|a game by||Deep Red Games Ltd.|
|User Rating:||8.0/10 - 1 vote|
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Everyone remembers their first game of Risk. Just like the first brush of a kiss or the initial fumblings at the back of the cinema, once invited to join the fun, you know you're no longer one of the little people. You only have to go to a car boot sale to realise how popular Risk is because, no matter how hard you look, you'll never find one for sale (at least not the classic 70s version with the 'oil drum' and 'Toblerone' pieces).
Even the windswept balding husband selling such classics as Hungry Hippos, Mike Reid's Pop Quiz and Mastermind- at 50p each - will shrug at the mention of Risk. "Me and me boys, we decided to keep that one," the father will say. He could have charged at least a pound. On PC, Risk has never been in quite the same league as its board game counterpart. In this day and age of real-time strategy and Internet gaming, the humble 'game of world domination' has been fighting a losing battle and nowhere better was this highlighted than with Hasbro's previous PC rendition of Risk, where, along with the vanilla version, was something called 'Ultimate Risk' - which although fun, just wasn't... Risk.
Dicing With Death
Risk 2on the other hand is more like it. As well as your 'Classic' Risk where the computer and human players take it in turns to take over the world, there is a new mode called 'Same Time Risk'. Developed primarily for the impatient multiplayer, the 'Same Time' game is something of a minor masterpiece and, although it changes a few rules and requires a slightly different way of thinking, it still feels remarkably familiar.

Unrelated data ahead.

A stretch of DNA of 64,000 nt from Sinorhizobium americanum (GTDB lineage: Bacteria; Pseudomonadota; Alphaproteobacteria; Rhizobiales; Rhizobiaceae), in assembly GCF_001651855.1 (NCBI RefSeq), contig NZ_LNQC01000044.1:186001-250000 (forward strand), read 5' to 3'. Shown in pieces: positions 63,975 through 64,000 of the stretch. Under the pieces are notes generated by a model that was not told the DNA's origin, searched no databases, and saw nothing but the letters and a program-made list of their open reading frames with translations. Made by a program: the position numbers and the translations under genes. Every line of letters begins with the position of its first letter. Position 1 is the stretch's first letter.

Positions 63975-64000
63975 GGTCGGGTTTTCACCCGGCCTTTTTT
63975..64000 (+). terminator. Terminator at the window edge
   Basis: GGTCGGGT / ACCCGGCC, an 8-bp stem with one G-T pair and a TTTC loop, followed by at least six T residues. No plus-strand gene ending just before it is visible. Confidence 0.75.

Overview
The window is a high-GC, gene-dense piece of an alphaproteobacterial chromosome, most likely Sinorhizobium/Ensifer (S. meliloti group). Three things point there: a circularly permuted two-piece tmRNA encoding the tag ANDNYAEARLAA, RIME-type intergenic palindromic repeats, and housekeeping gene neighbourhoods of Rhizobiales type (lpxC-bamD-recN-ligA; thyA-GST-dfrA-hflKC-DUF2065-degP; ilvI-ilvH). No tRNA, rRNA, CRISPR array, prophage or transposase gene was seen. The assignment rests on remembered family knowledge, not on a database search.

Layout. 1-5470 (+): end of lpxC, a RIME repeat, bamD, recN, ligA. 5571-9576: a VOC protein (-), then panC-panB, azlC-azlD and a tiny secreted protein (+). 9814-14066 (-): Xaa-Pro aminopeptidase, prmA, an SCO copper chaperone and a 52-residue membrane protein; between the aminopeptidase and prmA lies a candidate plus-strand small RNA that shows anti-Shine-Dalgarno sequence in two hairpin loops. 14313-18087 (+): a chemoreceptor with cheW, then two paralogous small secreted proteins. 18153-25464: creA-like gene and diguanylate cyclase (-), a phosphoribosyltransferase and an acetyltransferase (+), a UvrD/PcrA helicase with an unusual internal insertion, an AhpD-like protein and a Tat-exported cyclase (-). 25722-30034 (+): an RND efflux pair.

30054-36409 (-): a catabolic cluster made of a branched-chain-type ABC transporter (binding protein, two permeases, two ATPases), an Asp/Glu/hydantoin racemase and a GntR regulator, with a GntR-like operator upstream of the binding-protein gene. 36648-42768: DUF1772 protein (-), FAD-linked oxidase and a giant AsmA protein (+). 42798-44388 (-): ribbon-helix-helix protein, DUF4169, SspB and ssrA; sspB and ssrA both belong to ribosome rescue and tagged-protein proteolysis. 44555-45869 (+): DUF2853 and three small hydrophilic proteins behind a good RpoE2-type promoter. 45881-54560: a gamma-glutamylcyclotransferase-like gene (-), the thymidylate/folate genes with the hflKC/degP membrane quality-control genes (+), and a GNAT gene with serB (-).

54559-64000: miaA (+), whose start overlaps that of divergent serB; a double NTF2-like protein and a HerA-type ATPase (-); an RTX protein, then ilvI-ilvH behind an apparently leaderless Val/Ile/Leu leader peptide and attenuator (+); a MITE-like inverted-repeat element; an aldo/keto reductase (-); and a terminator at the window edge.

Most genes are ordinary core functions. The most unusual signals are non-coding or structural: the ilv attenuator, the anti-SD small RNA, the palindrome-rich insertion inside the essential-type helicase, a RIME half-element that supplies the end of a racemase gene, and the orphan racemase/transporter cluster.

How it works is, all players plan their attacks simultaneously. Then, once done, the computer resolves each conflict in turn; armies going for each other's territories fight first, followed by invasions on more than one front etc, etc. For the battles themselves, virtual 12-sided dice are used, which may sound a bit too Dungeons & Dragons, but actually works surprisingly well.
A third type of game on offer for those who prefer playing on their own is the Tournament game. Offering a set of 16 scenarios based on both sets of rules (some taking advantage of extra countries and new rule variations), it allows players to take on each of the 16 computer-controlled generals, with each general displaying a range of traits that can adjust to your style of play over time.
Where perhaps Risk 2 is a little disappointing is that it is actually quite tricky to tell the AI players apart, but as a whole the AI is very good once you've had a chance to test each general out. Elsewhere the interface is a breeze and the graphics manage to be both attractive and functional. The way the camera sweeps in to show the battle sequences soon becomes repetitive, but thankfully it can be switched off.
Best of all, however, is that for once, someone - in this case developer Deep Red - has recreated a classic board game successfully to PC and done it well. Risk 2 manages to be both true to its roots and innovative at the same time.